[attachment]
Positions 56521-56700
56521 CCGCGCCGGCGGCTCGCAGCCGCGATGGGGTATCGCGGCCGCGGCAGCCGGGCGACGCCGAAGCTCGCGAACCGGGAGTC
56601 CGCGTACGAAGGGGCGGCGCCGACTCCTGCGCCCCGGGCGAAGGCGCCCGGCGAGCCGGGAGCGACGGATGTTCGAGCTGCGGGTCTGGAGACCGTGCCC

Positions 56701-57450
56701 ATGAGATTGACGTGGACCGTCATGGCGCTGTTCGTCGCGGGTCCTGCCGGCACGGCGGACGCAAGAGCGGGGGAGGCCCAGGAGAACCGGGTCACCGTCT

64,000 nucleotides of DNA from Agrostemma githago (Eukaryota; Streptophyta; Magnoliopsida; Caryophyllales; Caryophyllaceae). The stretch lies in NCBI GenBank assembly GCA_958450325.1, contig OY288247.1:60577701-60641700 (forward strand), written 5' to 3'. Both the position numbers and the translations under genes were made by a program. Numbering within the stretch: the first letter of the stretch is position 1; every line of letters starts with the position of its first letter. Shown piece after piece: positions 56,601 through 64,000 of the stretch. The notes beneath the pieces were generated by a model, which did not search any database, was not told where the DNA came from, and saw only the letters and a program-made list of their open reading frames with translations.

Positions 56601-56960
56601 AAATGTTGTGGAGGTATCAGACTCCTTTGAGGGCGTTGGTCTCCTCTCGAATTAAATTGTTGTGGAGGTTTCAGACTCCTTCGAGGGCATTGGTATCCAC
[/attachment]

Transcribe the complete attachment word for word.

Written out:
Positions 56521-56700
56521 CCGCGCCGGCGGCTCGCAGCCGCGATGGGGTATCGCGGCCGCGGCAGCCGGGCGACGCCGAAGCTCGCGAACCGGGAGTC
56601 CGCGTACGAAGGGGCGGCGCCGACTCCTGCGCCCCGGGCGAAGGCGCCCGGCGAGCCGGGAGCGACGGATGTTCGAGCTGCGGGTCTGGAGACCGTGCCC

Positions 56701-57450
56701 ATGAGATTGACGTGGACCGTCATGGCGCTGTTCGTCGCGGGTCCTGCCGGCACGGCGGACGCAAGAGCGGGGGAGGCCCAGGAGAACCGGGTCACCGTCT

64,000 nucleotides of DNA from Agrostemma githago (Eukaryota; Streptophyta; Magnoliopsida; Caryophyllales; Caryophyllaceae). The stretch lies in NCBI GenBank assembly GCA_958450325.1, contig OY288247.1:60577701-60641700 (forward strand), written 5' to 3'. Both the position numbers and the translations under genes were made by a program. Numbering within the stretch: the first letter of the stretch is position 1; every line of letters starts with the position of its first letter. Shown piece after piece: positions 56,601 through 64,000 of the stretch. The notes beneath the pieces were generated by a model, which did not search any database, was not told where the DNA came from, and saw only the letters and a program-made list of their open reading frames with translations.

Positions 56601-56960
56601 AAATGTTGTGGAGGTATCAGACTCCTTTGAGGGCGTTGGTCTCCTCTCGAATTAAATTGTTGTGGAGGTTTCAGACTCCTTCGAGGGCATTGGTATCCAC